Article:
Aug. 1 - Writer Gore Vidal dies at home in Hollywood at the age of 86. Travis Brecher reports.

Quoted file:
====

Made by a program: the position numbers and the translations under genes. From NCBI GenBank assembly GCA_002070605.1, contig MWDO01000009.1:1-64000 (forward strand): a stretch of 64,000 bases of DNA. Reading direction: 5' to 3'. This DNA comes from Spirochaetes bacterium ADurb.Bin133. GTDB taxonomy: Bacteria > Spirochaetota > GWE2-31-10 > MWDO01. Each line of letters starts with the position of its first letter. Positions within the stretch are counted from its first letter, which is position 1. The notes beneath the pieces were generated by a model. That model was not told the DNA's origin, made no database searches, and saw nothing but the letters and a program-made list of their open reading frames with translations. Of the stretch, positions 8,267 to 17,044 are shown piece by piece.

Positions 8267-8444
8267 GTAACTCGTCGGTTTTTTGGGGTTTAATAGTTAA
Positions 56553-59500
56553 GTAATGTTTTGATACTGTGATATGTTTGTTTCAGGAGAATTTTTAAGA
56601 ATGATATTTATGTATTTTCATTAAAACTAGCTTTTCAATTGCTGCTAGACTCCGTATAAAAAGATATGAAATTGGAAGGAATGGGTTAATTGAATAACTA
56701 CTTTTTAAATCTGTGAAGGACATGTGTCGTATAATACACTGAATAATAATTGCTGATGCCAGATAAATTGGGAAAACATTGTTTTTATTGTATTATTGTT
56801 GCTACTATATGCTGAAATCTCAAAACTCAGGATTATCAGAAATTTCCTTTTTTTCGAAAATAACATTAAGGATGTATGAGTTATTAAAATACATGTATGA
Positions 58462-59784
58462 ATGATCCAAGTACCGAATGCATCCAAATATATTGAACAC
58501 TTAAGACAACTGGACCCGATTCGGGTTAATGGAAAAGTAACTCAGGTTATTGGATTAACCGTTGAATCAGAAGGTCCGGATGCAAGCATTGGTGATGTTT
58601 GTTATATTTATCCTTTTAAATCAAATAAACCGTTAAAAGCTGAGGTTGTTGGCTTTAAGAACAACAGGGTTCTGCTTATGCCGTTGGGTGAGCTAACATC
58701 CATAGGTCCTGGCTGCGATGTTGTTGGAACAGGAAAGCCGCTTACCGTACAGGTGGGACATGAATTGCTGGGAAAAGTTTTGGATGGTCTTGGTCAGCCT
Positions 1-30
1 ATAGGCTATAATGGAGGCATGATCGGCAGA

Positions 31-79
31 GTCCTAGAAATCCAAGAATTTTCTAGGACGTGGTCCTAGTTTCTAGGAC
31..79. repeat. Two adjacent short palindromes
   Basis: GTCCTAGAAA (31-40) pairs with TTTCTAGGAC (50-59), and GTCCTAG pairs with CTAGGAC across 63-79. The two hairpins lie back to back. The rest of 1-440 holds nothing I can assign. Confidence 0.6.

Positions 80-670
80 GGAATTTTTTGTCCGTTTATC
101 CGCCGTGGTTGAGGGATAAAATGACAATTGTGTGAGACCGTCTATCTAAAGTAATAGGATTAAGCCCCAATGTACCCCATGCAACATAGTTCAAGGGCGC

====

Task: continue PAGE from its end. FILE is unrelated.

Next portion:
Writer Gore Vidal, who filled his intellectual work with acerbic observations on politics, sex and American culture while carrying on feuds with his big-name literary rivals, has died at the age of 86. Vidal's literary legacy includes a series of historical novels, such as "Burr", "1876", "Lincoln", and "The Golden Age", as well as the campy transsexual comedy "Myra Breckenridge". His third book, "The City and the Pillar", created a sensation in 1948 because it was one of the first open portrayals of a homosexual main character. Vidal referred to himself as a "gentleman bitch", and was as egotistical and caustic as he was elegant and brilliant. He famously considered Ernest Hemingway a joke, and compared Truman Capote to a "filthy animal that has found its way into the house". His most famous literary enemies were conservative pundit William F. Buckley and writer Norman Mailer, who once headbutted Vidal before a television appearance. Vidal spent much of his life at an Italian seaside villa, having described the United States as "the land of the dull and the home of the literal". Travis Brecher, Reuters